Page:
A Different Way to Resurrect A Shelf Queen

As promised in last week’s post this week I’ll show you a way to give some new life to old steam engines, or any locomotive which has became a ‘Shelf Queen’.

The phrase ‘Shelf Queen’ is normally used in model railroading to describe a locomotive which looks great but just doesn’t run well and spends all its time on the shelf.  This could be because it has a broken part, it doesn’t pull well or simply runs so roughly or erratically it’s frustrating.

I have several of these which I kept telling myself I would get around to fixing, but time marches on and I now find myself with newer locomotives which outstrip my ‘Shelf Queen’ to the point that if they where good as new they would still disappoint.

So what to do with them?  The answer is make them into a scrap train.  Now I know I said “give some new life to old steam engines” and sending them for scrap is sort of the opposite!  But it’s a model, so they will forever be on their final trip to the scrap yards, and will be running on the layout once more.

I have several engines to do this with but the first three, as pictured below, are a pair of original Bachmann 4-8-4 steamers with long haul tenders and a Con-Cor 4-6-4 streamlined Hudson. (The Hudson in the image is not the actual locomotive, this one is good runner.)

The first thing to do is to remove any motors, drive shafts, wires, connectors and pickups.  Both of these locomotives have gears between the drive axles which I’ve left in to ensure equal turning of all the wheels.

Once this has been done and the locomotive has been reassembled it’s very important to ensure it’s free running.  That is to say when pulled, or pushed by another locomotive all the wheels freely rotate and any side rods and valve gear don’t stick.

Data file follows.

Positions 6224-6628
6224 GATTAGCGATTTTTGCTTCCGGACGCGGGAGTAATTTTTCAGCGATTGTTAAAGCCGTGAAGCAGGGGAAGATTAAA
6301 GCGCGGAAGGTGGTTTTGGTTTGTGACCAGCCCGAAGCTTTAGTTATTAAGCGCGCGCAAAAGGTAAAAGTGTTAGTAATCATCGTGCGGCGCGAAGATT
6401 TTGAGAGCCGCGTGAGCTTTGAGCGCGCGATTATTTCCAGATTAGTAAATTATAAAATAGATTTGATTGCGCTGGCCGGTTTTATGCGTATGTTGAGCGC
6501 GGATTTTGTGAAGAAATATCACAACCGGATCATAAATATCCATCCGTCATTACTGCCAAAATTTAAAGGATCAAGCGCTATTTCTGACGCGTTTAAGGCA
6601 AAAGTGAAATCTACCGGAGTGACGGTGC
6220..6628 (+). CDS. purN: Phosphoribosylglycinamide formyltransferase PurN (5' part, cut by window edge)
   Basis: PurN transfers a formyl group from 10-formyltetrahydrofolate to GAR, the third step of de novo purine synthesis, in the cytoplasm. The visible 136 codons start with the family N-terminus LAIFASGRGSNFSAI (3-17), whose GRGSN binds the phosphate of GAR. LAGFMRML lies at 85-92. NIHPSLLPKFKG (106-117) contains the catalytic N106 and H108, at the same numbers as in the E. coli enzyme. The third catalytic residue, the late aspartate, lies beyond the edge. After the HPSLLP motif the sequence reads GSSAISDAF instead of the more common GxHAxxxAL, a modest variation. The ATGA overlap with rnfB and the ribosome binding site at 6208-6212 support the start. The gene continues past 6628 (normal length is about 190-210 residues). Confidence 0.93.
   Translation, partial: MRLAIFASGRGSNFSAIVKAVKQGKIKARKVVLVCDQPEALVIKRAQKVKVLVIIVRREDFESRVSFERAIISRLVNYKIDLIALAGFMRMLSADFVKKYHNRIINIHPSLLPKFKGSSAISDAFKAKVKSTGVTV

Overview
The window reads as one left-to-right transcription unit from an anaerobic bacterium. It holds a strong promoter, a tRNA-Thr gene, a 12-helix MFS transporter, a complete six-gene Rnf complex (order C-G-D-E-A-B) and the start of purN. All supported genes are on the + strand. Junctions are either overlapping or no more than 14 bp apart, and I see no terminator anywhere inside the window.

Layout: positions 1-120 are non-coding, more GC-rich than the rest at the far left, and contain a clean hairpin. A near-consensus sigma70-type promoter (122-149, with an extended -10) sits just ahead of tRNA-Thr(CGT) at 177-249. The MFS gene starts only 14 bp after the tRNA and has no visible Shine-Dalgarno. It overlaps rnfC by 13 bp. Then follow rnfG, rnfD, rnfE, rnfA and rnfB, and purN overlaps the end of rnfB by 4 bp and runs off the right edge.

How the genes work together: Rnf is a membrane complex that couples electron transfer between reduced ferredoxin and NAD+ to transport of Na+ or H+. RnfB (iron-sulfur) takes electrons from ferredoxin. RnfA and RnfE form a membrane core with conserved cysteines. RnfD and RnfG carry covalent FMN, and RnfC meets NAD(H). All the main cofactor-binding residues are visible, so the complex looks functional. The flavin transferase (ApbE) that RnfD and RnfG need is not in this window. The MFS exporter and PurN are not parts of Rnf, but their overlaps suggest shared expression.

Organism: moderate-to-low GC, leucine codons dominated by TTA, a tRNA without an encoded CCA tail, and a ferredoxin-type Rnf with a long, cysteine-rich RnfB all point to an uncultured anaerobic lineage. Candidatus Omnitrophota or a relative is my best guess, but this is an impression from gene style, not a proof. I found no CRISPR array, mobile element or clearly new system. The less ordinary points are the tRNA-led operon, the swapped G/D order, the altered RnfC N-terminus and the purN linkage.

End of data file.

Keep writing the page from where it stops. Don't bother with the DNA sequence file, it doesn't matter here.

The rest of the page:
Often when steam locomotives are transported like this the connecting rod, which links the piston to one of the driving wheels, and the eccentric rod, which drives the valve gear, is disconnected or removed.  This prevents damage occurring to the cylinder as it is normally lubricated by oil in the steam.  However these are going for scrap and Bachmann only linked the rear three driving wheels together with a side rod; this is the horizontal rod linking all the driving wheels, probably to save material as it can’t be seen behind the connecting rod.  But with the connecting rod removed it just looks wrong so I left them on.

It’s also a good idea to sort out any couplings at this stage so the effect of ageing the locomotive is all over.  New shiny couplings stand out.

To transform these locomotives into rolling wrecks on their last journey I handed them to my friends at Model Railway Solutions who went to town with a mixture of weathering powders, paints and a few secret ingredients.

And now they look like this.

Once these have been weathered to this severity all moving parts will need to be re-checked to ensure they still run free.  Areas like the valve gear are particularly susceptible but simply running the locomotive vigorously up and down your hand will free most of it up.  The biggest issue is paint and material on the running face of the wheel.  This will cause the loco to bump down the track; in real life they would be smooth as they weigh hundreds of tonnes.

However once it’s all ready the effect is fantastic, here are three powerful modern locomotives taking two giants on their last trip.

The Hudson still had some crud on the wheels so even these three diesels struggled to pull all the steamers, however in the last frame of the video it’s on the back of the train.

I intend to extend the train with some of my other ‘Shelf Queens’.  Some of these will have the connecting rods removed, maybe a tarpaulin over the cabs, rusted holes in he tender and maybe the word ‘scrap’ painted on the side.  Something else to consider: a lot of steam engines come with coal molded into the tender; of course this would not be here and the coal bunker would be empty.  Also the side rods and parts would still go to scrap so these could be on a flat car trailing behind.  Of course the scrap yard may not be the destination, they could be heading for preservation.